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We Have Overcome! 9. Overcoming Lingering Bitterness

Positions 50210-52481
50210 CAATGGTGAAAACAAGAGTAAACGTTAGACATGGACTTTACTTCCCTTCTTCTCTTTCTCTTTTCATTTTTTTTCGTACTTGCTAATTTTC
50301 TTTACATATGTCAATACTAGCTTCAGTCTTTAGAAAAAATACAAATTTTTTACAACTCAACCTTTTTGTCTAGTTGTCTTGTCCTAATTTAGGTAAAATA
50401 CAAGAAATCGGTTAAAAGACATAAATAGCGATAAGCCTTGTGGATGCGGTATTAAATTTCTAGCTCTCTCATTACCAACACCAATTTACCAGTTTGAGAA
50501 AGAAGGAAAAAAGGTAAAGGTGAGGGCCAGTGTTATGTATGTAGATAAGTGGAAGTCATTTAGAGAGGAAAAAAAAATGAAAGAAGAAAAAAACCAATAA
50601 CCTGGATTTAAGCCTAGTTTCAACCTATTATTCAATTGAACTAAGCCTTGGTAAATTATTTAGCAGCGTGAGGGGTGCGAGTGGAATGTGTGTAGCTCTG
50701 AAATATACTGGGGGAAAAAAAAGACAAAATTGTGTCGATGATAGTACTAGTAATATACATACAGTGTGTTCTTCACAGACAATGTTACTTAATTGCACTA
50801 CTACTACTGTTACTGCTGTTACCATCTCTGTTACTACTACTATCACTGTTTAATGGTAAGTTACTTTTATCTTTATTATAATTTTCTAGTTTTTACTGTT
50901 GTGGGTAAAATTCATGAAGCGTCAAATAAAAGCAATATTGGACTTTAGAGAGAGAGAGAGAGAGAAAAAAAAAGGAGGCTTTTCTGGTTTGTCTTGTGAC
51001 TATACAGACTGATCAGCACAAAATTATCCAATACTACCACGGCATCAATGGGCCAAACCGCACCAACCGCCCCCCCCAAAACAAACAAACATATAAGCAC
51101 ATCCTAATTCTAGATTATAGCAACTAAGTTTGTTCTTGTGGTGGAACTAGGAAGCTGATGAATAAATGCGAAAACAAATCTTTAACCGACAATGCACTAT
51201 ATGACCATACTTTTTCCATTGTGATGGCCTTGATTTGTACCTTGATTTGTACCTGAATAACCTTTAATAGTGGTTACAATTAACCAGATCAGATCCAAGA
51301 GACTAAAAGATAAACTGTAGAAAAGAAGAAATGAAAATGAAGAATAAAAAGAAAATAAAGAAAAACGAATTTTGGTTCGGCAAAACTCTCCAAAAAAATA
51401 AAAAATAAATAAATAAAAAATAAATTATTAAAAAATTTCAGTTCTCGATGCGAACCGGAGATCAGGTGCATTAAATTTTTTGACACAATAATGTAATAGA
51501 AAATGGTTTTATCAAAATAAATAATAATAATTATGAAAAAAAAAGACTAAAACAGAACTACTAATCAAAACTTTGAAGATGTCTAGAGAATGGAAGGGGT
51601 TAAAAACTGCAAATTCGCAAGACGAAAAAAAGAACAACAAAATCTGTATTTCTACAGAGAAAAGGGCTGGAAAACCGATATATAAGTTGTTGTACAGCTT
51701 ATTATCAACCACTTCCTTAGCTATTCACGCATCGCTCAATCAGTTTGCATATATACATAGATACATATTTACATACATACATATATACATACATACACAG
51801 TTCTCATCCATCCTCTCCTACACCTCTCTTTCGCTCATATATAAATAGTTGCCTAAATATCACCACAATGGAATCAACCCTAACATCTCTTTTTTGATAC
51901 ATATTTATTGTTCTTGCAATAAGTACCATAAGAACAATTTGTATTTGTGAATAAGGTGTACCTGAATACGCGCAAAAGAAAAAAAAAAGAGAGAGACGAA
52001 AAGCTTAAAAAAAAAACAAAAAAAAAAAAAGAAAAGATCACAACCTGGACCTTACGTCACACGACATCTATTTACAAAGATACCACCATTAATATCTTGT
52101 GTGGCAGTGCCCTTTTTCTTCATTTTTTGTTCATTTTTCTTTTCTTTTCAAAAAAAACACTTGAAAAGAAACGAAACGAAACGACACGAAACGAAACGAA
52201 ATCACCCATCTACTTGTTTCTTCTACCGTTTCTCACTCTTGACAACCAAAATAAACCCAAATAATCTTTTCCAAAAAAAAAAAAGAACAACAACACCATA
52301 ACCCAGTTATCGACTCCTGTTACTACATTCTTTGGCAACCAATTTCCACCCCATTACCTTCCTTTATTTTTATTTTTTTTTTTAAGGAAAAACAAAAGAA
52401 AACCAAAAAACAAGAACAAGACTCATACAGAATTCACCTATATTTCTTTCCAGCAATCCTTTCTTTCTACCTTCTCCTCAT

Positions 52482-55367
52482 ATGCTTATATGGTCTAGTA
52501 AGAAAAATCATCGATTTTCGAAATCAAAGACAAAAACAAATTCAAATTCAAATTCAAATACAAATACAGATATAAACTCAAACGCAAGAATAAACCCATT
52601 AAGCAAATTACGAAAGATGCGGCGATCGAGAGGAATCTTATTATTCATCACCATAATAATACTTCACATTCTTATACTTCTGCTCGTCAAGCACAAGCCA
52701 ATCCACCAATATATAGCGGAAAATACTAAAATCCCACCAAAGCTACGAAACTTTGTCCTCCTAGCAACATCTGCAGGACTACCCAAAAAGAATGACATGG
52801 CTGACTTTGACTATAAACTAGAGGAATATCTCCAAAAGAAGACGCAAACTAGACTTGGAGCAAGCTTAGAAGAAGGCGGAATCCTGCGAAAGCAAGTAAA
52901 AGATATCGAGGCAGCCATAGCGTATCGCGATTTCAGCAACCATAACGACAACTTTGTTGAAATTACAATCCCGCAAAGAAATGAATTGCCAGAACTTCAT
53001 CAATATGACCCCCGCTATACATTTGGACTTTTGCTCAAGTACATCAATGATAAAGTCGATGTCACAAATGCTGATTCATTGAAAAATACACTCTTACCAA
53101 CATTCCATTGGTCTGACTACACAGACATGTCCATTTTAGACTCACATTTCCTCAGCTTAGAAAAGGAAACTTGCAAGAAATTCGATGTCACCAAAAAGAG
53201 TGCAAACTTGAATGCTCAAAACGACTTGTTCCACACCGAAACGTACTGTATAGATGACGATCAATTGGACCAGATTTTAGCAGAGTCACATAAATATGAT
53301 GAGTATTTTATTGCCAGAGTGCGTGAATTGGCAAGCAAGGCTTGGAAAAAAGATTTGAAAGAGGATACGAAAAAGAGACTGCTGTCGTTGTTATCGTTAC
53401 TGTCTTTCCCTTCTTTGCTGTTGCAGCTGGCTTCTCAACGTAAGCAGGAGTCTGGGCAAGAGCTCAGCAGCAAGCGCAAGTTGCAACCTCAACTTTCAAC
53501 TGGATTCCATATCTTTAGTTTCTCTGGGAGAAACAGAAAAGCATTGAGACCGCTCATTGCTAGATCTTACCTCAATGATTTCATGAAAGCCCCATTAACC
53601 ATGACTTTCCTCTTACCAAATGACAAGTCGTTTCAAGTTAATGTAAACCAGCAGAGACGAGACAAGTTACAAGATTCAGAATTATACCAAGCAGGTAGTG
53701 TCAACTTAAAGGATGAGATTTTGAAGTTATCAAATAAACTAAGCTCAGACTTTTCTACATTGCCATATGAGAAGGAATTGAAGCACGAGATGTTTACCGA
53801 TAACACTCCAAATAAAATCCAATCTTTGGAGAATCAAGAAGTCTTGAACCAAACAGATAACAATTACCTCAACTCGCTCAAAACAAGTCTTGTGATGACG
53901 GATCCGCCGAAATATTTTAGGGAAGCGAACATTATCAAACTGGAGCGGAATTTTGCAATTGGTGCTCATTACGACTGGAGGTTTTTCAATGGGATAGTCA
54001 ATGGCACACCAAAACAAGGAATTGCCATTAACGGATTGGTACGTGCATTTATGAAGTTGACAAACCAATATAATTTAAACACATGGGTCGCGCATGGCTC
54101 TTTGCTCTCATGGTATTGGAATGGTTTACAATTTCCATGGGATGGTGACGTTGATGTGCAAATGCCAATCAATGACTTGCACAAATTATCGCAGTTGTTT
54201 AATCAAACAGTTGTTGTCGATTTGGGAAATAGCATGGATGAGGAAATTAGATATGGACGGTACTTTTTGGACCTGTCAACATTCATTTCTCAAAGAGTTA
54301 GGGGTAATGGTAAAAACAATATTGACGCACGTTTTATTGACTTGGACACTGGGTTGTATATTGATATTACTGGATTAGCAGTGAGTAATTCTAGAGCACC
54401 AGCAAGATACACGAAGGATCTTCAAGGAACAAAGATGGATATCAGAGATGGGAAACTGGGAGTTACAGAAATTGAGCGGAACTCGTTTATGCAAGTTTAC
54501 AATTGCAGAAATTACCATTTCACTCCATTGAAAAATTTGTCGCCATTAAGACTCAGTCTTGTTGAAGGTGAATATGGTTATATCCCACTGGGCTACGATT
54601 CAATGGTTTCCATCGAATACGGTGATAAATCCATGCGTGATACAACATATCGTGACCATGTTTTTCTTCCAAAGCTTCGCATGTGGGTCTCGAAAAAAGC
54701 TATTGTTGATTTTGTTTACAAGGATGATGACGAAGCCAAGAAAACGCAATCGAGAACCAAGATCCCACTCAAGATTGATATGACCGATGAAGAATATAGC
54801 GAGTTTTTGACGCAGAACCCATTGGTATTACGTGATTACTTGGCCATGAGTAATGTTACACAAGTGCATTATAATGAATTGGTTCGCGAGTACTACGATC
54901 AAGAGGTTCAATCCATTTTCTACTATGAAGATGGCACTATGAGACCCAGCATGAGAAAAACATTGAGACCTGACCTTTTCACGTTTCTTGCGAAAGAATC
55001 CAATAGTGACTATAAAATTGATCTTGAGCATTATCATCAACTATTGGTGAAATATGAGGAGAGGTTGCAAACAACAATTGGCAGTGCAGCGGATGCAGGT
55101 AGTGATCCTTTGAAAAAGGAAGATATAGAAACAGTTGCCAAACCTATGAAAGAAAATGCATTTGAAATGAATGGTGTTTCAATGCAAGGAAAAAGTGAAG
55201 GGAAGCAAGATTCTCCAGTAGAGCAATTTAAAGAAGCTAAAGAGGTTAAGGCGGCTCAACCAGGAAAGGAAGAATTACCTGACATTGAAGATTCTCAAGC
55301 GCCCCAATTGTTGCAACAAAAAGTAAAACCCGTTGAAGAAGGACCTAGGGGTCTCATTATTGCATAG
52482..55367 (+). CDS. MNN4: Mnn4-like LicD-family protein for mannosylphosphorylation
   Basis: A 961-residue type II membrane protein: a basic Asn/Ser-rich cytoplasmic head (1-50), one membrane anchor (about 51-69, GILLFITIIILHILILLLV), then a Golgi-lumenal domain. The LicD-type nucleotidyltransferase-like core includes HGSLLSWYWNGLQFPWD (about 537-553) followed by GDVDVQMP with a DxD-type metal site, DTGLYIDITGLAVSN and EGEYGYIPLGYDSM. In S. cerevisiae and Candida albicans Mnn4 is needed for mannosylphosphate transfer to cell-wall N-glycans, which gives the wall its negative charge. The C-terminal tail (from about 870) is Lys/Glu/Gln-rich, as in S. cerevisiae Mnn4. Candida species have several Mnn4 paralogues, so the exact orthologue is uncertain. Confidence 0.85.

Genesis 45 On November 21 2002 Bonnie Witherall was up early. She was going to work at the prenatal clinic that offered medical services to the Muslim women from a nearby refugee camp. Bonnie and her husband Gary had come to Lebanon with a burden to share Christ in the Muslim world. Bonnie answered a knock at the clinic door. A man hit her in the face and chest then shot her 3 times in the head, killing her instantly. The next day the London Times carried a report on the murder - quoted Gary Witherall as saying that he had forgiven his wife’s killers: “God led us to Lebanon and we knew that we might die. … It’s a costly forgiveness. … It cost my wife.” On the long flight home while accompanying his wife’s body to America, he came to a simple conclusion: “God said there’s a seed that’s been planted in your heart. You either hate and be angry or you forgive. I said I have to forgive.” When tragedy strikes, 2 questions loom before us: “Why did this happen?” and “Where is God in all of this?” The 2nd question is harder than the 1st. We don’t ever fully know why things happen the way they do. The answer to that question remains in the heart and mind of God. But we can know something about the 2nd question: Where is God in all of this? Understanding who God is, who we are and how God works in the world gives us a framework for responding to life’s darkest moments. No matter how much we think we understand, there is much more we don’t understand because our vision is so limited. When we are going through the ordeal of being unfairly attacked - being lied about - reputation is being smeared - friends betray us - a husband or wife abandons us - it may appear impossible that such things could accomplish anything good, but they do. What we see is far less than what God sees. The good that may come from the evil of others is not planned by the hand of man, is not seen in advance and is not seen at all except by faith. God gets involved even when we think nothing is happening. No better example than the story of Joseph. Joseph has a dream that he will be exalted above his brothers. His brothers aren’t thrilled to hear this and their hearts burn with envy. They throw Joseph into a pit, intending to leave him for dead. They end up selling him into slavery. They go home, tell their father Jacob that Joseph is dead and forget all about him. Meanwhile, Joseph is purchased by Potiphar (Pharaoh’s head of security) who makes him head over his household and is the victim of an attempted seduction by Potiphar’s wife who falsely accuses him of rape. After being thrown in jail, he meets the baker and the cupbearer and correctly predicts that the former will die but the latter will be released. He asks the cupbearer to remember him upon his release, but the cupbearer forgets until Pharaoh has a dream he can’t interpret. Joseph correctly interprets the dream and is elevated by Pharaoh to the number 2 position in Egypt. When a famine strikes the Middle East, Jacob sends his sons to Egypt looking for food. They meet Joseph but don’t know it’s him. Eventually the moment comes when Joseph will reveal his true identity. Joseph reveals himself to his brothers who are terrified to meet the brother they sold into slavery 22 years earlier. Now he has them firmly in his grasp. He can order them killed, or tortured, or thrown into jail, or anything else he desires to have done to them. If anyone had a “right” to be bitter, it was Joseph. He has “lost” 22 years of his life. The temptation to get even must have been great. But this is how he sees the whole affair: 45: 4 – 9. The very thing used against him (their betrayal) results in his exaltation so that he can now save the brothers who betrayed him. Central truth - v. 8: “It was not you who sent me here, but God.” “I know what you did. I haven’t forgotten your treachery, but that’s not the issue. You did what you did because you wanted to hurt me, but God allowed it to happen so that I would end up a ruler in Egypt so that at the exact moment when you needed me, I would be here to save you and your descendants.” His vision of God was so great that it dwarfed the sin of his brothers. 1. How God Involves Himself with Evildoers What did Joseph mean, “It wasn’t you who sent me here but God?” If not for their betrayal, he never would have come to Egypt. How does a holy God accomplish his plan for us through the deeds of evil people? It’s easier to answer that question in the negative. God is not the author of evil nor does he tempt us to do evil. What the brothers did to Joseph was evil but he does not dwell on that. We must say that God is not the cause of evil or a partner in evil, but in some way that is hard to put into words, He is involved in the evil deeds of evildoers. He does not cause sinners to sin but what they do fits into His ultimate plan. A. He allows them to reveal what is in their hearts. Joseph’s brothers were motivated by envy. They couldn’t stand the thought that their little brother would one day rule over them. God simply gave them a chance to reveal the envy that was already there. As long as they were under Jacob’s direct control, Joseph was safe. But when they were out gathering the flocks and Joseph came to find them, their envy boiled to the surface. At first they planned to leave him to die in the pit, but God intervened and the Midianites came along. Then others enter - Potiphar, his wife, the baker and the cupbearer and later the Pharaoh. They all acted according to their own inclinations, but all in accordance with God’s plan. God didn’t cause the brothers to envy nor Potiphar’s wife to lust. The brothers and the wife did that on their own. God simply gave them a chance to act on their evil intentions. He allowed them to reveal the evil that was already in their hearts. Jesus said to Pilate: “You would have no authority over me at all unless it had been given you from above” (John 19: 11). B. He permits Satan to instigate them to evil. Satan is a roaring lion who prowls the world, looking for those he can destroy (1 Peter 5: 8). He possesses great power but he can do nothing without God’s permission. God tells the devil to look at Job. Satan cannot afflict Job beyond the limits established by God. The devil is powerful, but he is not omnipotent. He has great knowledge but he is not omniscient. A few hours before his betrayal, Jesus told Peter that Satan had asked permission to sift him like wheat - Satan could not tempt him to evil without God’s permission (Luke 22: 31). Satan operates within limits imposed by God. This is a comfort and a warning. It is a comfort to know that our temptations do not happen by chance but are permitted by our Heavenly Father. The warning is that God still holds us accountable for how we respond. No one will ever be able to escape judgment by saying, “The devil made me do it.” No, he may have tempted you, but you did the sinning all by yourself. C. He withdraws his restraining grace. Restraining grace means that God doesn’t let things get as bad as they could be. But when God removes his hand of grace, things fall apart quickly – Romans 1. Sometimes God’s harshest judgment on sinners is to do nothing. He says, “If you want to destroy your life, go ahead. If you want to destroy your family, go ahead. I won’t stop you. You’ve already rejected me so I will now respect your decision. If you wish to plunge off the cliff, go ahead, but you’ll find out how sharp the rocks are at the bottom.” If men reject God’s mercy, they are left with nothing but his judgment. D. He uses them to accomplish his own purposes. Sometimes God uses the deeds of evildoers to further his own plans in the world. When Christ was born, the Father used the paranoia of Herod to guide the Wise Men to Bethlehem. Later he used Herod’s slaughter of the babies to lead Mary and Joseph and baby Jesus to Egypt. We see this even clearer in the death of Christ. Who killed Jesus? Did the Jews kill Jesus? Yes. Did the Jewish leaders kill Jesus? Clearly they plotted to make it happen. What about the Romans? They had the legal power to put him to death. In a larger sense, is not the whole sinful world guilty of his death? Our sins put him on the cross. There is plenty of guilt to go around in the death of Jesus Christ. What about God? Though he cannot be “guilty” of the death of Christ, was not the death of Jesus part of the Father’s plan from the beginning? Jesus was the Lamb slain before the foundation of the world (Revelation 13: 8). How do we reconcile the plan of God with human guilt in the death of Christ? Peter’s answer - “This Jesus, delivered up according to the definite plan and foreknowledge of God, you crucified and killed by the hands of lawless men” (Acts 2:23). Jesus’ death was not some afterthought with God, as if it happened because events suddenly spun out of control. He died according to the “definite plan and foreknowledge” of God - he could not have died otherwise. But his death took place at the hands of “lawless men” who stand guilty before the Lord. Even though we may not fully see it, there is perfect harmony between God’s predestination and the free choices of sinful men. In the case of Christ, God used the wicked deeds of wicked men in crucifying the Son of God to bring salvation to the world. 2. How Knowing This Helps Our Faith I am not trying to make God responsible for the evil in the world. When trouble comes our way, we don’t want to buckle under the pressure and watch our faith suddenly disappear. Understanding that God is involved in even the worst things that happen relieves us from worry, doubt and fear. Does it justify sin? Not at all. A. We know that our troubles did not happen by accident. When we focus on immediate causes, we end up in despair, anger and bitterness. It’s easy to think only of those who have hurt us deeply—parents, children or friends we thought we could trust or church members who let us down or people at work who stabbed us in the back. But as long as we focus on the people who hurt us, we are doomed to dwell in the swamp of bitterness. Better to understand that our enemies (often our closest friends) are actually instruments in God’s hands. Our enemies mean to harm us, to drag us down, to hurt us deeply - discourage us that we give up. The Lord allows our enemies to taunt us and torment us but his purposes are higher and better. Ultimately he allows their unkindness to humble us, to break us of our pride and to cause us to cry out to him for mercy and deliverance. What they intend and what God intends are 2 different things. Never forget that fact. God knows how to discipline his children - includes those believers who take unfair advantage of us or go out of their way to mistreat us. They will be brought low before the Lord. Those who misuse others will be called to account for it. The scales of justice will be balanced in the end. In the end, our faith will be stronger and our reliance on the things of this world will be lessened. After Job had lost virtually everything, he declared, “The LORD gave, and the LORD has taken away; blessed be the name of the LORD” (Job 1: 21 ESV). This is true for all once we can view the hand of God in our trials. B. We can see good where others can only see evil. Secret of Joseph’s life: He saw God everywhere. Said to his brothers, “It was not you but God that sent me to Egypt.” Joseph means more than “God was there” when all the bad things happened. That is true, but Joseph says, “God was in charge of the whole process.” Joseph means that everything that happened—the good and the bad—was part of God’s ultimate plan for his life. He was sent to Egypt to save the lives of his own family—the very brothers who had betrayed him. This was God’s plan from the beginning, and that fact alone explains all that happened to him. What a profound view this is of the sovereignty of God. C. We have a reason to forgive those who hurt us. Sometimes those “much better” moments never come. Not every story has a happy ending. Sometimes there is no reconciliation and sometimes the mistreatment continues. But if we believe in the sovereignty of God, we have a reason to forgive those who hurt us deeply. I don’t say that we should forget what they did to us. We can’t really forget because the memories are with us forever. But we can forgive even when we can’t forget. To forgive means to choose not to remember. To pardon means to clear the record so that we no longer cling to the hurts of the past. This is only possible when we come to see that our enemies are allowed by God, for reasons that we may never fully understand. If this sounds impossible, recall the words of Jesus on the cross, “Father, forgive them, for they know not what they do” (Luke 23: 34). D. We have a new admiration for God’s wisdom in all things. Life is like a giant jigsaw puzzle. We are like children trying to put the puzzle together with only a handful of pieces and someone took the box that has the picture. So we’re left trying to fit our little handful of pieces together and trying to work out the big picture at the same time. No wonder we struggle with what life is all about. As the years pass we pick up more pieces to the puzzle and things that once troubled us now seem to fit into place. We have a new appreciation for the wisdom of God because nothing is ever wasted. Everything “fits” somewhere. How can we live like this in a world where tragedy is never far away? The answer is simple though not easy to put into practice. We live this way by faith. We choose to believe that God is at work in everything that happens to us. We choose to believe that even when we see nothing at all that makes sense to us. Faith like that is made strong when it is based on the Word of God. The world says - “Seeing is believing.” If I see it, I will believe it. But that principle is reversed in the spiritual realm. God says - “Believing is seeing.” We will see God’s hand once we believe it is truly there. The Costly Act of Forgiveness On Sunday November 24 2002 Gary Witherall spoke at a memorial service for his wife held at the church building that adjoined the clinic where she was murdered 3 days earlier. 400 mourners packed the chapel and others stood outside in the rain. Gary explained why they had come to Lebanon and how he felt about what had happened: “So many people think my wife’s death was a waste … but we believe that coming here with the message of Jesus would never be a waste. It is a message worth laying our lives down for.” Sobbing - “Whoever did this crime, I forgive them. It’s not easy. It took everything that I have but I can forgive these people because God has forgiven me.” Forgiveness is never easy. Sometimes it seems impossible. The road of forgiveness will seem like weakness to those who don’t believe in God, but as hard it is, it is far better than giving in to bitterness that corrodes the heart and destroys the soul. Those who believe in God’s sovereignty can overcome bitterness through the costly act of forgiveness. This is the Word of the Lord. Amen.